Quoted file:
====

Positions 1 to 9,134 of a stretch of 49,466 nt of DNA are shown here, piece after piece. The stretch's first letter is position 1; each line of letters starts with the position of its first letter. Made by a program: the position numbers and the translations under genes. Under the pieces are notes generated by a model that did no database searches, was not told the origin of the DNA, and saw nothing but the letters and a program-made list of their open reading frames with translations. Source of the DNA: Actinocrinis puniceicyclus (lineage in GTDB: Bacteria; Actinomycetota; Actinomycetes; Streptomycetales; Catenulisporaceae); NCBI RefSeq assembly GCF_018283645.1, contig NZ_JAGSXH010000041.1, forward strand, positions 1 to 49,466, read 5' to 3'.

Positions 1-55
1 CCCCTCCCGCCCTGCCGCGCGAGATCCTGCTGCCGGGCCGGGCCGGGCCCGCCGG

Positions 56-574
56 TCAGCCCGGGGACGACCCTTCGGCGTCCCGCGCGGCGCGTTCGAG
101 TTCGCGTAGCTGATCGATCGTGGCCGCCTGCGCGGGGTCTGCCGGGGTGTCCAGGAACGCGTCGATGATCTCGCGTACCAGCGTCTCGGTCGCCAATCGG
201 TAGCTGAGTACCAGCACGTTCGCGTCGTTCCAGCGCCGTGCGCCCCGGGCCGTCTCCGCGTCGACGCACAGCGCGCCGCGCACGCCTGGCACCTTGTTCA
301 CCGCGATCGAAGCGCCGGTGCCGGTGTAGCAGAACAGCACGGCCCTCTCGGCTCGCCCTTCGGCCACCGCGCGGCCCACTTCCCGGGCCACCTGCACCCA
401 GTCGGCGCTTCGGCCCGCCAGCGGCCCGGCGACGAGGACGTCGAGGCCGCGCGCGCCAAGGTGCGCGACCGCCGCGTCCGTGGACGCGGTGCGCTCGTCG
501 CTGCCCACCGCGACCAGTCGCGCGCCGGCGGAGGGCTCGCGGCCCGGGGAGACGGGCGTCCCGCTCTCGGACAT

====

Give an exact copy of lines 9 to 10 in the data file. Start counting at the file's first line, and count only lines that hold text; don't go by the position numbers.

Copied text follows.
401 GTCGGCGCTTCGGCCCGCCAGCGGCCCGGCGACGAGGACGTCGAGGCCGCGCGCGCCAAGGTGCGCGACCGCCGCGTCCGTGGACGCGGTGCGCTCGTCG
501 CTGCCCACCGCGACCAGTCGCGCGCCGGCGGAGGGCTCGCGGCCCGGGGAGACGGGCGTCCCGCTCTCGGACAT